Those ascended into Heaven

This past Tuesday my Roman Catholic friends celebrated the Assumption of Mary, the mother of Jesus; but I can’t find reference to her assumption in the Bible. I know we Protestants do not recognize the doctrine of Mary’s assumption, but is there biblical support for a doctrine of assumption?

There are two individuals in the Bible who were assumed (from the Latin ad, “to,” and sumere, “to take”) into heaven: Adam’s great grandson Enoch “walked with God: and he was not; for God took him” (Genesis 5:24); and Elijah, “As they were walking along and talking together, suddenly a chariot of fire and horses of fire appeared and separated the two of them, and Elijah went up to heaven in a whirlwind” (2 Kings 2:11).

Moreover, in the Septuagint version Elisha was also assumed into heaven. Thus, one may conclude there is biblical support for a doctrine of assumption — but not necessarily for the doctrine of “the assumption of Mary.”

Since there is no reference to the death of Mary nor of her assumption found in the Bible, we Protestants do not ascribe to Mary’s bodily assumption. Yet, both the Roman Catholic and the Eastern Orthodox Church teach that Mary was received directly into heaven and a special feast commemorates “The Assumption of the Blessed Virgin Mary” on Aug. 15.

The Assumption of Mary is the fourth and last Marian dogma of the Roman Catholic Church, having been decreed by the Pope in 1950. This lastly defined dogma concerning Mary is the only infallible pronouncement made by any pope after the doctrine of his infallibility was proclaimed at the First Vatican Council in 1870.

The first three Marian dogmas are known as the “Mother of God,” “Perpetual Virgin,” and the “Immaculate Conception.” Almost all the Protestant Reformers (including Luther and Calvin) held to the first two dogmas because they had more to do with Christ’s divine nature than with Mary and both were in place by the fourth century. The last two are strictly Marian dogmas and were not officially pronounced until some 1,500 years later.

The first written witness to Mary’s assumption appeared in the apocryphal gospel, Pseudo-Melito, written around the middle of the sixth century. The next witness was Gregory, who was Bishop of Tours in Gaul at the end of the six-century. He proposed no reasons for the privilege other than a vague reference to the holiness of her body. Nothing was said of when, where or in what manner the Assumption occurred. The death of Mary, together with her final state after death, was also treated in the apocryphal literature known as the Transitus Mariae.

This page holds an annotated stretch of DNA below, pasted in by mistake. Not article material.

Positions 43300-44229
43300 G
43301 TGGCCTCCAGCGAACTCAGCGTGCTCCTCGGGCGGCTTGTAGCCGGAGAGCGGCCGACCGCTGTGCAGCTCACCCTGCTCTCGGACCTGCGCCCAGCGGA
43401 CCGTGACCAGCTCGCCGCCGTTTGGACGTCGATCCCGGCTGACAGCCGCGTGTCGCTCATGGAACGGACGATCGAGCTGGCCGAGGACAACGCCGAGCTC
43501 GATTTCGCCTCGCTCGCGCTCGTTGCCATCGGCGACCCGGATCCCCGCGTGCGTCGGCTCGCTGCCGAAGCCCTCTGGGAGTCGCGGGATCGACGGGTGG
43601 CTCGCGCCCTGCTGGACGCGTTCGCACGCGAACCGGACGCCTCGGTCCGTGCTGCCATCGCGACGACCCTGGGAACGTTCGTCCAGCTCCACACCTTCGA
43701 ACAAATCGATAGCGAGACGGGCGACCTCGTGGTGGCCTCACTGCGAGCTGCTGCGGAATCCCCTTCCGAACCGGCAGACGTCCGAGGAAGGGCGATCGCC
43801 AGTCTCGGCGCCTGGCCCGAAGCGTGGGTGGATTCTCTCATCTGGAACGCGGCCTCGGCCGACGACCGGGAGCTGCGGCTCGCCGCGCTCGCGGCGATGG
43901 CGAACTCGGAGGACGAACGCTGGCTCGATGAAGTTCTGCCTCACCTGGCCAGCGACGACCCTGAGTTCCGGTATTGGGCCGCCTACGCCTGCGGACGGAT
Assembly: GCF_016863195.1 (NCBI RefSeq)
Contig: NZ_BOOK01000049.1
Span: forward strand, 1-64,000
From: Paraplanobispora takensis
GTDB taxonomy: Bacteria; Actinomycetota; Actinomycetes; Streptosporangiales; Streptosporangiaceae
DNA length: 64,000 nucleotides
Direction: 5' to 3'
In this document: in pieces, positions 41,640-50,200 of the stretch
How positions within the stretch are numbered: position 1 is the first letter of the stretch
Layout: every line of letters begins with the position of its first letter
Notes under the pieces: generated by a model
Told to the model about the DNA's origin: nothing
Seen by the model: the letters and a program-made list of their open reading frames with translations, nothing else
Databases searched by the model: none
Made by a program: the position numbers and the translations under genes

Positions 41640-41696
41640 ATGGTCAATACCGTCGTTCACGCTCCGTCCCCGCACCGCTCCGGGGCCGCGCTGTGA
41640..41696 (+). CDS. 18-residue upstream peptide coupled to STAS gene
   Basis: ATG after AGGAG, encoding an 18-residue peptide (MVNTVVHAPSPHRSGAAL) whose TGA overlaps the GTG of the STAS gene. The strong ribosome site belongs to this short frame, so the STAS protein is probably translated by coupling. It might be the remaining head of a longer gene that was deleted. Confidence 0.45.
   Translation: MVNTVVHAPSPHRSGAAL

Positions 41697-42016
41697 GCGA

Between 1854 and 1954 Mary’s importance in Roman Catholic thought and life grew almost uncontrollably. The period began with the definition of the third dogma in 1854, “The Immaculate Conception” (that Mary was herself conceived miraculously free of original sin). It ended just after the definition of the fourth dogma, “The Glorious Bodily Assumption of Mary” (in which it states Mary was translated into heaven in a glorious body and was seated next to Christ where she interceded for believers who prayed to her), in the Roman Catholic “Marian Year of 1954.”

To most it seemed obvious that since so many of the rank-and-file Roman Catholics already believed in Mary’s bodily assumption, it was only natural that the Roman Catholic Church would define this tenet as dogma. From Christology, Roman Catholics concluded that, on the basis of Jesus’ treatment of Mary, her glorification was to be expected.

Another line of reasoning was that since sin was the cause of mortal corruption, and Mary, per Rome’s third Marian dogma of her “Immaculate Conception” was without sin, then certainly her body could never have seen corruption. Lacking scriptural bases for arguing that the Assumption was a revealed truth, but wanting a scientific, objective basis for their decisions, Roman Catholic theologians appealed to a theological conclusion drawn from consideration of the already accepted dogmas.